Sunday, May 31, 2009
Many of you may have heard of Craig Watkins, who in 2006 became the first African-American elected district attorney of any county in Texas history when he became the Dallas County District Attorney. Last year, Reason's Radly Balko mused about whether Watkins was America's best prosecutor based upon his creation of the Conviction Integrity Unit.
Established by District Attorney Craig Watkins in July of 2007, the Conviction Integrity Unit oversees the post-conviction review of more than 400 DNA cases in conjunction with the Innocence Project of Texas (IPOT) and in accordance with the Texas Code of Criminal Procedure, Chapter 64 (Motion for Forensic DNA Testing). In addition to the IPOT project, the Conviction Integrity Unit investigates and prosecutes old cases (DNA and non-DNA related) where evidence identifies different or additional perpetrators. Special Field Bureau Chief Mike Ware supervises the Conviction Integrity Unit, the Appellate Division, the Public Integrity Division, the Federal Division and the Mental Health Unit, as well as public information, evidence destruction and expunctions at the District Attorney’s Office. The Conviction Integrity Unit is staffed by one assistant district attorney, one investigator and one legal assistant. This special division is the first of its kind in the United States.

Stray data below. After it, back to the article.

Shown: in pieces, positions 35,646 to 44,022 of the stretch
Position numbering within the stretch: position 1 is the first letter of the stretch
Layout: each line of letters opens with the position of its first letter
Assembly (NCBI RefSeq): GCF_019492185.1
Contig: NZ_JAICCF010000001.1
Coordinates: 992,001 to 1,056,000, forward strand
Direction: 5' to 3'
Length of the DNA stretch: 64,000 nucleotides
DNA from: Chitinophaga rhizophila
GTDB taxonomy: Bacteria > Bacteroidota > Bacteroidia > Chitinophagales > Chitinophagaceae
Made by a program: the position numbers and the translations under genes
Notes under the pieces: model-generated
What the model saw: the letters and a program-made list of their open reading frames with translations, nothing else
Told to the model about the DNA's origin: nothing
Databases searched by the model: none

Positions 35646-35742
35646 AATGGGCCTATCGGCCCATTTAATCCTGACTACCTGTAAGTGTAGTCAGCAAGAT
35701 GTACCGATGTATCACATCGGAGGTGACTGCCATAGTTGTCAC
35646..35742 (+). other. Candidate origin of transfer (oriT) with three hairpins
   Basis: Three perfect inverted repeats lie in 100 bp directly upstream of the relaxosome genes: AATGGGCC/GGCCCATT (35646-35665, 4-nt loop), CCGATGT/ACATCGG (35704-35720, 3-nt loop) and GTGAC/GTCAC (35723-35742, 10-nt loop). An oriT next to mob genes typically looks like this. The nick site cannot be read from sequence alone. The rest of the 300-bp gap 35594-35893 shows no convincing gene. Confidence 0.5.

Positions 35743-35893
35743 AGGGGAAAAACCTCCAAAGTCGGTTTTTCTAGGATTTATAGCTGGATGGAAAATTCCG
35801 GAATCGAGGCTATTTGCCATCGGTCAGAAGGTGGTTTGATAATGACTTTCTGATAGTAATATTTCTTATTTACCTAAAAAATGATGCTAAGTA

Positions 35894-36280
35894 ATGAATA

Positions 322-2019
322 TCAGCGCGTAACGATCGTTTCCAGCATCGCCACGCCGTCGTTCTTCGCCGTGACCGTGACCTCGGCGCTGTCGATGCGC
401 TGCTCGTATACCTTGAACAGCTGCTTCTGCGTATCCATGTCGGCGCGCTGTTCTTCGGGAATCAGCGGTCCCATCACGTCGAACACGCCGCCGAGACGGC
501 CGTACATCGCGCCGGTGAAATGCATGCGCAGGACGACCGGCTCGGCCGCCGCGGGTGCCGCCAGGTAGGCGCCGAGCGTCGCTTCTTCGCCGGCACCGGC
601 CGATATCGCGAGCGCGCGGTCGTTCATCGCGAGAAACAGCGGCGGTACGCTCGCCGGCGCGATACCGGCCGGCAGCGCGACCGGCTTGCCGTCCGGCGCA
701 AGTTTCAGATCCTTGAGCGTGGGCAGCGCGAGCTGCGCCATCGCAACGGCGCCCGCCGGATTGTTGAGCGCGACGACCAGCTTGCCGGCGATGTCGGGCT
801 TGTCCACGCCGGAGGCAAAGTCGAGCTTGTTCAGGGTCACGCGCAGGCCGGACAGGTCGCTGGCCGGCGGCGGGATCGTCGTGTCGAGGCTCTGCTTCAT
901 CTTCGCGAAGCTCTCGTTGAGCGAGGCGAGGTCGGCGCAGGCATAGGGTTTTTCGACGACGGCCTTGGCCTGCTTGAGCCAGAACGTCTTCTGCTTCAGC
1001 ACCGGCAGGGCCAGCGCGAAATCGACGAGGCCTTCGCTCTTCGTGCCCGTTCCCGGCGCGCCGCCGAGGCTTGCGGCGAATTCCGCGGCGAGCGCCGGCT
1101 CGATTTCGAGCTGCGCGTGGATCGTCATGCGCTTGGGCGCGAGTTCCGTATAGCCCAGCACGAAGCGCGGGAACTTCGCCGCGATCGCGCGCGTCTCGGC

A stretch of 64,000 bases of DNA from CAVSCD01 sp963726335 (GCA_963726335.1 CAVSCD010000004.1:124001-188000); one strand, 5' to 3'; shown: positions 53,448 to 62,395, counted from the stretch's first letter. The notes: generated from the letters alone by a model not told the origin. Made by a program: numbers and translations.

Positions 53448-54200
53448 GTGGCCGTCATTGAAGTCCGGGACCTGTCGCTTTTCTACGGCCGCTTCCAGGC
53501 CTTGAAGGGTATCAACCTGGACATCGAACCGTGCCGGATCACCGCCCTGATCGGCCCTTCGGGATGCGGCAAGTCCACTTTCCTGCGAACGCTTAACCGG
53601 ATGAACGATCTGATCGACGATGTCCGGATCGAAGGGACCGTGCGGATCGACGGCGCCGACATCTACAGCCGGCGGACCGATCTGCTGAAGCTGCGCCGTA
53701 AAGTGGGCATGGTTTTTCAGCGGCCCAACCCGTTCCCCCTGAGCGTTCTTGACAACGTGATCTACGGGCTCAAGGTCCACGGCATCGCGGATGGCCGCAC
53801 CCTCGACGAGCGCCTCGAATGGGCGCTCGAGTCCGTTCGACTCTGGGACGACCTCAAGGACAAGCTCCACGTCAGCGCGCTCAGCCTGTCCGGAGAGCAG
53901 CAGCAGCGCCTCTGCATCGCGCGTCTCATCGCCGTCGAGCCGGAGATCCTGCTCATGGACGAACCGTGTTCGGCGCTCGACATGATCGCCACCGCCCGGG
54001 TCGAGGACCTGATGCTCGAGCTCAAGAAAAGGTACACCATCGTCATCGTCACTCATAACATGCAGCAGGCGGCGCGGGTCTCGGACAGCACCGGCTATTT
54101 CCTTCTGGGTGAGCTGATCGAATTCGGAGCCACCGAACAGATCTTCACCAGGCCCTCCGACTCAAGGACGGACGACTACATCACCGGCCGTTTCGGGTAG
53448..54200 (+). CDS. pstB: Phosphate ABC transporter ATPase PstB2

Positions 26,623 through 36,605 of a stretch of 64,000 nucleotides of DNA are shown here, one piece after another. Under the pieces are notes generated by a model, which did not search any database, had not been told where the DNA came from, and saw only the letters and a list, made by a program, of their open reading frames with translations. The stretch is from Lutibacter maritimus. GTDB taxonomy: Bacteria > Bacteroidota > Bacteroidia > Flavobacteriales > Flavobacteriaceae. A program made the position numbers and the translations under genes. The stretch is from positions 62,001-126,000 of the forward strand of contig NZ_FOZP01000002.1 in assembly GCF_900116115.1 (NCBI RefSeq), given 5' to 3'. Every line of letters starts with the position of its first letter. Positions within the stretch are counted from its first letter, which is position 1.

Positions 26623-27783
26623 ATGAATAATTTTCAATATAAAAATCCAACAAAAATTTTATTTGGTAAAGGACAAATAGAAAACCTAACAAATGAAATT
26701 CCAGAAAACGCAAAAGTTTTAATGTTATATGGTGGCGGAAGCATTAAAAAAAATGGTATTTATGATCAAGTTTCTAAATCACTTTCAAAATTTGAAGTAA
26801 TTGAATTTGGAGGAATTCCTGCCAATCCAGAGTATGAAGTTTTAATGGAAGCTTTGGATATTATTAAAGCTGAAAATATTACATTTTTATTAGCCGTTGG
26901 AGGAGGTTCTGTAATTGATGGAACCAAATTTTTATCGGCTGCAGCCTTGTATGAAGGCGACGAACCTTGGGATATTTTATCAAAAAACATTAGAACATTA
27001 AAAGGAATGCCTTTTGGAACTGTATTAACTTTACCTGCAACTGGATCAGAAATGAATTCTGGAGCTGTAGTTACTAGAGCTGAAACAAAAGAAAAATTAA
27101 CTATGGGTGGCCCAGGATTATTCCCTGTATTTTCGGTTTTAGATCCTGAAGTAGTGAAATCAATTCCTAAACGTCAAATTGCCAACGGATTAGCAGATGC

This Unit is a big reason why Dallas County, with 20 DNA exonerations (including the recent exoneration of Jerry Lee Evans), has more DNA exonerations than any other jurisdiction in the nation since 2001. It's also the reason that you can follow the Unit's exploits on the (quite good) reality show Dallas DNA.
But what happens when the wrongfully convicted are released? What efforts does Dallas made to (somewhat) ease the transition from prison cell to a world that is often markedly different from the one the exonree inhabited before his incarceration? The answer is a lot more than it used to.
Texas recently passed a bill which increased lump sum payments to the wrongfully convicted
from $50,000 to $80,000 for every year of confinement and grant[ed] an annuity to provide a lifetime of income. Exonerees will get 120 hours of paid tuition at a career center or public college. Senators removed a provision to provide health insurance coverage for exonerees.
It also provides an additional $25,000 for each year a wrongly convicted person spends on parole or as a registered sex offender. No other state has such a provision, said Barry Scheck, the co-director of The Innocence Project, a New York-based legal center specializing in overturning wrongly convictions.